Even as President Obama and progressive activists are trying to sell the nation on hiking the national minimum wage to help restaurant workers and other low-wage employees, the Internal Revenue Service is seemingly determined to make life harder for those same workers.
A change in tax policy implemented Jan. 1 will prevent restaurant workers from collecting automatic gratuities — the added 18 percent fee many restaurants charge to groups of eight or more — as part of their tips. Instead, that added fee will be included in their payroll, meaning workers have to wait up to two weeks to get that extra cash and must pay additional taxes on it.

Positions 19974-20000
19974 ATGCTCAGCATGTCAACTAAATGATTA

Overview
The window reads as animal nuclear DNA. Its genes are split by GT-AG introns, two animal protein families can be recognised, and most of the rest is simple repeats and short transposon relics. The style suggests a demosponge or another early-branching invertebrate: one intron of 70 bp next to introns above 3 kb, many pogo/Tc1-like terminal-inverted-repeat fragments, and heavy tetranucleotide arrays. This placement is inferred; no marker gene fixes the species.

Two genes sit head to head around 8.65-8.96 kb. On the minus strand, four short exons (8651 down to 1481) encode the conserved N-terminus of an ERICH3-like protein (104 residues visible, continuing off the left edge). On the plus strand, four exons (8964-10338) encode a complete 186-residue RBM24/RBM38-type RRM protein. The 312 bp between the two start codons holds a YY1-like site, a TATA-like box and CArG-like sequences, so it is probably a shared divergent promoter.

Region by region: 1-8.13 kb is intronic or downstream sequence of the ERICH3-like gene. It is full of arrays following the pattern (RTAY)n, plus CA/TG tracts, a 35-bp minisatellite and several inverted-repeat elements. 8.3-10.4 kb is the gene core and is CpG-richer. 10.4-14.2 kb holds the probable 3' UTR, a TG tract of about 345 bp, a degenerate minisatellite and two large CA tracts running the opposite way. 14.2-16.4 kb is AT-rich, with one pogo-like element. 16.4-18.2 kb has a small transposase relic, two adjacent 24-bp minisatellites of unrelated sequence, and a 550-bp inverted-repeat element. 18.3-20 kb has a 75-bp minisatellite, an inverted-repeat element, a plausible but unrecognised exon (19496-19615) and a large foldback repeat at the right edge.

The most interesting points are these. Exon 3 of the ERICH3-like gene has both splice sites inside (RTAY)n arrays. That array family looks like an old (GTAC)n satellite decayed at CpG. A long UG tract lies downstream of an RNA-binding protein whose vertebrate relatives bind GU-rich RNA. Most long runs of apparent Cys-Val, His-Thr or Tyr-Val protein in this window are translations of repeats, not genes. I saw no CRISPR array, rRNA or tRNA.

As Congress debates extending long-term unemployment benefits for some 1.3 million Americans, lost in the heated rhetoric are some very important numbers for taxpayers.
The state and federal unemployment insurance system has helped a lot of people in need, but it’s also allowed some ineligible recipients to fraudulently help themselves to the pocketbooks of businesses and taxpayers. States recorded some $7.7 billion dollars in improper unemployment insurance payments in 2013, according to the U.S. Department of Labor.
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Cartoon of the Week
I didn't say "How 'bout a Tax Tip?" I said, How 'bout a Tip TAX...!!"